Dec 18, 2018
On the golf course yesterday, I gave some thought to what may be the single biggest obstacle with our work at JMJ, and even more so for our clients taking on our work.
What I postulated is this: the biggest obstacle towards achieving large project or organizational goals like the creation of an Incident and Injury-Free® (IIF®) safety culture is "distraction."
We get distracted by many, many things. Many of these distractions lead to poorly functioning teams and people continuing to get hurt and killed due to the job. I think that seeing the roots of distraction is key for our clients to experience the transformation they seek.
In my early career, I served in the military. From my military thought process, I see distraction as war or battle fronts. At a very basic level, distraction invades the individual in three ways: through our "appetites", our "affections", and our "agendas."
By appetites, I mean what we desire and really, really want. In order for a want to be fully acted upon, it must be viewed as a need. When something is just a want, we may or may not engage fully to make those things happen. A “want” not being a “need” can be a distraction.
However, if we view something as a need, we often give our dead level best to "make it happen."
For example, my first job out of high school was selling knives. One thing I was taught was that in sales, if the person views my product as a need-to-have versus a simple want, I have a very high likelihood of making the sale.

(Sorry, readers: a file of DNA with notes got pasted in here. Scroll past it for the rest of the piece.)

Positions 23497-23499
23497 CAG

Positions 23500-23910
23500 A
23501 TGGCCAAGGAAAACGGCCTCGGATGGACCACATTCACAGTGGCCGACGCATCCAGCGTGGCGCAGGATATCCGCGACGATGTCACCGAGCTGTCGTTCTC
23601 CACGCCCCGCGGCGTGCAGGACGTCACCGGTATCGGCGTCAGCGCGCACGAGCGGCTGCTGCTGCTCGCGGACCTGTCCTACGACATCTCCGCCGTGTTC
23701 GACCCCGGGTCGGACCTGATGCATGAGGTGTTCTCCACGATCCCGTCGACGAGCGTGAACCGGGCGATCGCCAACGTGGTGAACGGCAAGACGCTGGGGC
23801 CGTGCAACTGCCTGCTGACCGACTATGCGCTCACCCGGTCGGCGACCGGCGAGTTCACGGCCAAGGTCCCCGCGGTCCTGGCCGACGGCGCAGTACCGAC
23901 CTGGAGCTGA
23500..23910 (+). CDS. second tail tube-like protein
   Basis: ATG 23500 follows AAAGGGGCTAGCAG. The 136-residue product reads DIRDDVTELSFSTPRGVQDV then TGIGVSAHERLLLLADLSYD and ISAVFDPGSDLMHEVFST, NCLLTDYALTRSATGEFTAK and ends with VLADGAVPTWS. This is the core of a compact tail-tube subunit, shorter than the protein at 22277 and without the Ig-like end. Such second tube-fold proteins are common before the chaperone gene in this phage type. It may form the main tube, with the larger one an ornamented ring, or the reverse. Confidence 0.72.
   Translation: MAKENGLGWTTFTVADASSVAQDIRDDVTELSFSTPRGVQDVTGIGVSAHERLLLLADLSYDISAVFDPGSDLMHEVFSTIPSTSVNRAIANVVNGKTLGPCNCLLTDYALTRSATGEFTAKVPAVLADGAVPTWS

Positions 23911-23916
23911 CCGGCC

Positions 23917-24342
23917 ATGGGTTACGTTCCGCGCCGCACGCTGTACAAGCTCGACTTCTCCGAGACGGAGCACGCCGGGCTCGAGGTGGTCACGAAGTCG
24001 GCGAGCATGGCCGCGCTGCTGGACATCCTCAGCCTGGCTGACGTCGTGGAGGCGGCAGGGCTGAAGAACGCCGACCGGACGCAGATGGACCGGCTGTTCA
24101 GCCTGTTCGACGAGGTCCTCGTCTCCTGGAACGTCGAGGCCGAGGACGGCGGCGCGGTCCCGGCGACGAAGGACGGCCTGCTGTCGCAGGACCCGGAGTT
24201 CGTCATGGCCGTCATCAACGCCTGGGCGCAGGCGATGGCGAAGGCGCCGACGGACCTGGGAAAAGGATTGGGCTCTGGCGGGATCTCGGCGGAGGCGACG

I see this distraction come up in the creation of an IIF safety culture. Everyone 'wants' an IIF environment, but do they view it as a need?
Our affections can also serve as distractions. Those things that we deem "good enough" or that are satisfactory to us can sometimes distract from achieving greater results.
JMJ suggested that perhaps there was a bigger opportunity here. Rather than just reinforcing the rules, what might provide a better overall outcome?
If a Total Recordable Incidence Rate (TRIR) of 1.2 is the performance the client likes, then that's what people will strive toward. A 1.2 rate means people were hurt at a serious degree, yet that rate satisfies the performance deemed “good enough” by someone.
Finally, agendas can be a distraction. It's clear to me that when we substitute our purpose with our pre-existing agendas, we lose (or at least sacrifice) intentionality.
I saw this often in the military. The agenda, whether personal or organizational, can easily dominate the purpose, especially in the short term. Without a clearly scoped purpose, we lose sight of the “whys,” or the reasons for which we are taking action. Through our agendas, we manipulate the “whats” and “hows.”
To me, agendas are the most common and the easiest to conquer distraction I have experienced in my career.